About Philip Harris

A native to San Diego, Philip Harris has been a commercial fisherman throughout his life. He started fishing at age 16 and has since divided his time between fishing, construction carpentry and the marine industry. A fifty year member of the United Brotherhood of Carpenters, he tried to fish in the summer and work construction the rest of the year.

During the late 1970s he was the owner of the vessel The California Girl, commercially fishing harpoon-caught swordfish. In 1987 he qualified for a Coast Guard "Masters License" to operate commercial vessels for hire. He worked in the marine industry for nine years driving tugboats, passenger vessels and Oil Spill Response Vessels. Through upgrades he ended up with an Oceans Captains license for 500 tons with with 100 ton Oceans Sail endorsement and 1600 ton Mate.

In 2011 he started fishing sustainable, trap caught, local sablefish (black cod) with his boat, The Sea Nag. He offers live or fresh whole fish. Philip Harris is a member of the San Diego Fishermen's Working Group and the San Diego Seafood Harvesters.

Meet Phil Harris, Black Cod Fisherman from NOAA Ocean Media Center on Vimeo.

View an interview with Phil Harris on KUSI News here. 

Philip Harris
Owner, F/V Sea Nag

Black Cod / Sablefish:
The Anoplopoma fimbria is in the Anoplopomatidae family. It is referred to as black cod or sablefish and sometimes as butterfish. It is a deep sea fish that is found in the northeast Pacific waters. The average size of commercially caught black cod is approximately 2 feet with a weight of under 10 pounds. The fish populations are at target levels and are harvested at sustainable rates. When harvested with pots or traps, they have lower unintended catch and less sea floor impact than trawls. Black cod is a Marine Stewardship Council certified sustainable fish.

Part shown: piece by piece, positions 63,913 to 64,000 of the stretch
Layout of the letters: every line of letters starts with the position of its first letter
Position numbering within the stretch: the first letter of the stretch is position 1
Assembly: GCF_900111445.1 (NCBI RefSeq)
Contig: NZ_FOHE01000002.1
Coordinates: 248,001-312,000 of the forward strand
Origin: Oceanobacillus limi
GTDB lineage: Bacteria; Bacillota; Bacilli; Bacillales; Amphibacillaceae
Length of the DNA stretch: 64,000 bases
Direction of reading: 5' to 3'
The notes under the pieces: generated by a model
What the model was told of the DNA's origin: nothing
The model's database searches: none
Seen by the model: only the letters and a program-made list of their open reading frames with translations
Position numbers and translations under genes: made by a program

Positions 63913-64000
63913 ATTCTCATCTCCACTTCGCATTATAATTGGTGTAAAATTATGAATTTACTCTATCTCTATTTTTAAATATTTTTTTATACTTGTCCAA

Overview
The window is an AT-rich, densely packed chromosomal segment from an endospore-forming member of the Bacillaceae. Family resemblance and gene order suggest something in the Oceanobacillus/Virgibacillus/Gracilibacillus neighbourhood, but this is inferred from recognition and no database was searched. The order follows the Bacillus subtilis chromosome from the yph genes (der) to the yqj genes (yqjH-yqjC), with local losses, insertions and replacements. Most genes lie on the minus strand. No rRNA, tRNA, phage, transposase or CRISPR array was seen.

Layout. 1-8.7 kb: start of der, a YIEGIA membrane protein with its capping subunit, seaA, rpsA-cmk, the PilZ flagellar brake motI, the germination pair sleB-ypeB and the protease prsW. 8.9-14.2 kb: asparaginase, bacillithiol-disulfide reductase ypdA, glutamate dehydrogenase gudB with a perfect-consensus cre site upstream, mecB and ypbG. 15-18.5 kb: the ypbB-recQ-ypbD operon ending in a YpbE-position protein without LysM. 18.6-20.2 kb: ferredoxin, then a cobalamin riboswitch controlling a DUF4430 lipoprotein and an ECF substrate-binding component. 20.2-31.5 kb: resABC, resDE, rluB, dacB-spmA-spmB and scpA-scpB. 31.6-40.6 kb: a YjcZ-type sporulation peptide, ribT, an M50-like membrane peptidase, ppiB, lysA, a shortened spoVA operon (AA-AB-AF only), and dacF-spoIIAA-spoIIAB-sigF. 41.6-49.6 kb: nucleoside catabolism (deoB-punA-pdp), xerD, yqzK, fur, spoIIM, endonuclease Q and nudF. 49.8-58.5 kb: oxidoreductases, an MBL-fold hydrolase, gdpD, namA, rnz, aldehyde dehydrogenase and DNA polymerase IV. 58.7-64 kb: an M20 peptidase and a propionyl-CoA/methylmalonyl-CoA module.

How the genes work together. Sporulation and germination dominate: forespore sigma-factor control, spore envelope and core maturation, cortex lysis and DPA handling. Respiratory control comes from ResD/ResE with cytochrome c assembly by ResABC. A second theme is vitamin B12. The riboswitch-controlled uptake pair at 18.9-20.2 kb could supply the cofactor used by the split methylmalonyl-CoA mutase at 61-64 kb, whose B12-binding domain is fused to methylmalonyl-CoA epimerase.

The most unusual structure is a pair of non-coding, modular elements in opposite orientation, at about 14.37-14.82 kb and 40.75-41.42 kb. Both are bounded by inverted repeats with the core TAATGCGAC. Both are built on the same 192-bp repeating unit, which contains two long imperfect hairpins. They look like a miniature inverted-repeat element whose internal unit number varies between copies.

The black cod fishery off the coasts of Washington, Oregon and California are managed through the Pacific Fishery Management Council's Pacific Coast Groundfish Fishery Management Plan. The Council implemented trip limits for the black cod fishery in October 1982; since then, it has been managed intensively to limit catches with limited-entry and open-access programs.

Cooking Black Cod:
Black Cod is a versatile, delicious fish. Its high omega-3 fat content makes it a healthy choice and a great alternative to farmed Salmon or endangered Chilean Seabass. It is often smoked, but it can also be roasted, sauteed, poached or grilled. A dish called Miso Black Cod was made famous by the restaurant Nobu, where the fish is marinated in sake, mirin, white miso paste and sugar, then seared in a grill pan and baked in the oven.